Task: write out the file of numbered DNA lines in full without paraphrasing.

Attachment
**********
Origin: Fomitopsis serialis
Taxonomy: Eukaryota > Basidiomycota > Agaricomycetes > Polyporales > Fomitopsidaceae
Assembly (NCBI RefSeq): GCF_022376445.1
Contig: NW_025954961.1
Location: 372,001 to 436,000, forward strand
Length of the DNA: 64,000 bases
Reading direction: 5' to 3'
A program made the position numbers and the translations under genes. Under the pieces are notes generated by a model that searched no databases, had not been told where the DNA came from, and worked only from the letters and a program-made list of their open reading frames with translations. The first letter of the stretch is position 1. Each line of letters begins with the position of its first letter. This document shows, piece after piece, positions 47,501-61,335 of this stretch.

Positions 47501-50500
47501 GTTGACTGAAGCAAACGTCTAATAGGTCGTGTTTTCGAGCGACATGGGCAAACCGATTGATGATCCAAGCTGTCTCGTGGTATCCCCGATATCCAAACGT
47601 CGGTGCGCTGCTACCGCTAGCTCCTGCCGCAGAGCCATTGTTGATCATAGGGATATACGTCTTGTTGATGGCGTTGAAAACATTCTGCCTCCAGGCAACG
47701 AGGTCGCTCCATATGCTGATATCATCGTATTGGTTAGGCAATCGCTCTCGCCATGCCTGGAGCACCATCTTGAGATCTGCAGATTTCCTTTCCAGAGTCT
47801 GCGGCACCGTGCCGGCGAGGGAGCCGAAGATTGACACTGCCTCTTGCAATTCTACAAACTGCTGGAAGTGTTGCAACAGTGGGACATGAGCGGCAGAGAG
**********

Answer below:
Origin: Fomitopsis serialis
Taxonomy: Eukaryota > Basidiomycota > Agaricomycetes > Polyporales > Fomitopsidaceae
Assembly (NCBI RefSeq): GCF_022376445.1
Contig: NW_025954961.1
Location: 372,001 to 436,000, forward strand
Length of the DNA: 64,000 bases
Reading direction: 5' to 3'
A program made the position numbers and the translations under genes. Under the pieces are notes generated by a model that searched no databases, had not been told where the DNA came from, and worked only from the letters and a program-made list of their open reading frames with translations. The first letter of the stretch is position 1. Each line of letters begins with the position of its first letter. This document shows, piece after piece, positions 47,501-61,335 of this stretch.

Positions 47501-50500
47501 GTTGACTGAAGCAAACGTCTAATAGGTCGTGTTTTCGAGCGACATGGGCAAACCGATTGATGATCCAAGCTGTCTCGTGGTATCCCCGATATCCAAACGT
47601 CGGTGCGCTGCTACCGCTAGCTCCTGCCGCAGAGCCATTGTTGATCATAGGGATATACGTCTTGTTGATGGCGTTGAAAACATTCTGCCTCCAGGCAACG
47701 AGGTCGCTCCATATGCTGATATCATCGTATTGGTTAGGCAATCGCTCTCGCCATGCCTGGAGCACCATCTTGAGATCTGCAGATTTCCTTTCCAGAGTCT
47801 GCGGCACCGTGCCGGCGAGGGAGCCGAAGATTGACACTGCCTCTTGCAATTCTACAAACTGCTGGAAGTGTTGCAACAGTGGGACATGAGCGGCAGAGAG